It’s crucial to remember that developing appropriate social skills in your child will take time. Social skills are something that may be learned and improved upon throughout one’s life.
7. Know Your Child’s Limits
Some kids are naturally more social than others. A quiet and introverted youngster should not be expected to interact as an outgoing child would. Some youngsters feel more at ease in large groups, while others find connecting with their peers in smaller groups easier. It’s also critical to understand a child’s time constraints. Younger children and those with specific needs may find it difficult to socialize for more than an hour or two.
8. Role-Play With Your Children
Social skills for kids: Role-playing is another great approach to enhancing the development of social skills. Make possibilities for you to put your abilities to use.
You can pretend to be in a restaurant and ask for whatever they want. The arms-length distance can teach a child about personal space and the importance of keeping their hands to themselves.
If you read a story to a youngster, ask them what they recall to help them develop their listening skills. When telling a story, make eye contact. You can discuss how they felt after you’ve gone through the scenario to ensure they understand why it’s important.
9. Offer Praise and Positive Reinforcement
Positive reinforcement is an excellent technique to encourage children to use social skills. When providing praise, be direct by saying, “Thank you for putting your toys away as I asked.” These are straightforward and obvious reinforcement words that show they obey the guidelines.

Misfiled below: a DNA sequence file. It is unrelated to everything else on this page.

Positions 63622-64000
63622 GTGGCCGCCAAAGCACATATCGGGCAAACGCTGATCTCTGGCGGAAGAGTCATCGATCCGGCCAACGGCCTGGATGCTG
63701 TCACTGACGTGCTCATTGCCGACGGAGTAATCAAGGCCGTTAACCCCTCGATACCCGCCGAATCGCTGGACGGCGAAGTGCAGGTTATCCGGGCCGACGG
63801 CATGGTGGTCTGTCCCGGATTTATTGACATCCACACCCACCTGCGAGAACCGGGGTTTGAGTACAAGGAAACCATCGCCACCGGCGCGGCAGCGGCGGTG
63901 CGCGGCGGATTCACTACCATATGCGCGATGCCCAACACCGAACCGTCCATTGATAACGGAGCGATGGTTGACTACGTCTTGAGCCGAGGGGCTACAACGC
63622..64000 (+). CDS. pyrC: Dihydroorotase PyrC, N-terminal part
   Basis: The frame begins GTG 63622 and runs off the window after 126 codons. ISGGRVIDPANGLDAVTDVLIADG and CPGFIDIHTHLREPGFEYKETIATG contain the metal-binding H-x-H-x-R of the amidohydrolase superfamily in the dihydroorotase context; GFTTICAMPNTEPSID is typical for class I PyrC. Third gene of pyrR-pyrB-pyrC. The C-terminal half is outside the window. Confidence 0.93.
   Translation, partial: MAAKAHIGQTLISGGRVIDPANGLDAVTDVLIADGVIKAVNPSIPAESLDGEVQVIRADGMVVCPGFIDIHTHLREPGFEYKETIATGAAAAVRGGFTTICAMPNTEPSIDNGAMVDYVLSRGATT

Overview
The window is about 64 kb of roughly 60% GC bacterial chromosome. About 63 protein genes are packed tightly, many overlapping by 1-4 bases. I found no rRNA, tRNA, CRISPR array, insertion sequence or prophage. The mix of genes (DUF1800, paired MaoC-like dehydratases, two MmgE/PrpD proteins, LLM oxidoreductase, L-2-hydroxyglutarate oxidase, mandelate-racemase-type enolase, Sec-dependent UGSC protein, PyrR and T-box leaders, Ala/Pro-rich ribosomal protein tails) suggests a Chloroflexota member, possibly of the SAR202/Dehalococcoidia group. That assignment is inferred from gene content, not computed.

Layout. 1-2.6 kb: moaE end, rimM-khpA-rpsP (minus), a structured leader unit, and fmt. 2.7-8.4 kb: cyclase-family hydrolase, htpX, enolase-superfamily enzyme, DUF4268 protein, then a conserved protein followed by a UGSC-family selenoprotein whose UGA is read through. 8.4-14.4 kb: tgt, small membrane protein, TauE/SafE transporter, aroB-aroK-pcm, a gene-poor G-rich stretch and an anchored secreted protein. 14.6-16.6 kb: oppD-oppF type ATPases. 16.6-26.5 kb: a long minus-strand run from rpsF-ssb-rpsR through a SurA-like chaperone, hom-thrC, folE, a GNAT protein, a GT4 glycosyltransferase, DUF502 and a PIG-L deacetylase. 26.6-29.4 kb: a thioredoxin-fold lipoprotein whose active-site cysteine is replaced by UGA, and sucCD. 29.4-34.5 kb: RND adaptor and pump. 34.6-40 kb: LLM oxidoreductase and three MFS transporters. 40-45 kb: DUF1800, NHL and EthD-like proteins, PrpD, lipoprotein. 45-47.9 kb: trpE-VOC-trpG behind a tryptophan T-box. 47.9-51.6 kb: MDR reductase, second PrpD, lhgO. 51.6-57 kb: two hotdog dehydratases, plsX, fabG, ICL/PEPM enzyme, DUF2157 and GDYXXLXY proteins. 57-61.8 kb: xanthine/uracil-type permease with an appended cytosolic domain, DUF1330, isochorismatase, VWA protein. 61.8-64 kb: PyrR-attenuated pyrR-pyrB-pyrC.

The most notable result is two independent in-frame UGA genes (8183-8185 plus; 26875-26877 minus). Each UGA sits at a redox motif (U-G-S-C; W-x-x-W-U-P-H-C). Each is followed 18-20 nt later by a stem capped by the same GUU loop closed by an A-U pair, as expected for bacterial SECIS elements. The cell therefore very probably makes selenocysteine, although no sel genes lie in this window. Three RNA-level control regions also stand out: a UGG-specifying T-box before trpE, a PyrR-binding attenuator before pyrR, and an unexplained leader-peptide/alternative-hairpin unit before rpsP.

Reinforce a child’s listening and operating abilities if they have problems following directions. You might ask your child to do something and immediately praise them for listening and following directions.
Please continue to do this until they become more cooperative.
10. Learning Through Playing
Social skills for kids: Listening to others, modelling behaviour, and using language are all ways for children to learn. They do; however, they love learning through play. There are numerous ways to combine social skills development through play.
Children can engage with other children and practice social skills in a kindergarten or childcare setting. They will face obstacles that need them to solve problems, share, handle conflict, take on leadership, and show sensitivity to others.
In this environment, a youngster can grow and learn in various ways. It is especially beneficial because it takes place outside the home, allowing a child to interact with people other than their immediate family. This places them in a tough new situation where they can put their skills to use while also learning from other kids.
In the correct atmosphere, with support and encouragement, special programs can assist in fine-tuning a child’s social development.
11. Teaching Emotion Regulation and Understanding
Social skills for kids: Helping a kid understand the function of emotions is an excellent approach to teaching social skills. This includes assisting them in understanding their own and others’ emotions.
You can use flashcards with faces displaying various emotions. You can ask the child to make a face representing a specific feeling.
Ask the youngster to describe emotions and how you can comfort them. Emotion control can be challenging for some youngsters who want supervision when experiencing strong emotions.
Understanding the feelings of others will also teach the youngster key social skills such as empathy.
FAQs: Social skills for kids
1. What Are Social Skills?
Social skills for kids: We use social skills daily to interact and talk to others. Speech, gestures, facial expressions, and body language are examples of nonverbal communication. People have great social skills if they grasp written and implied rules while speaking with people and know how to behave in social circumstances.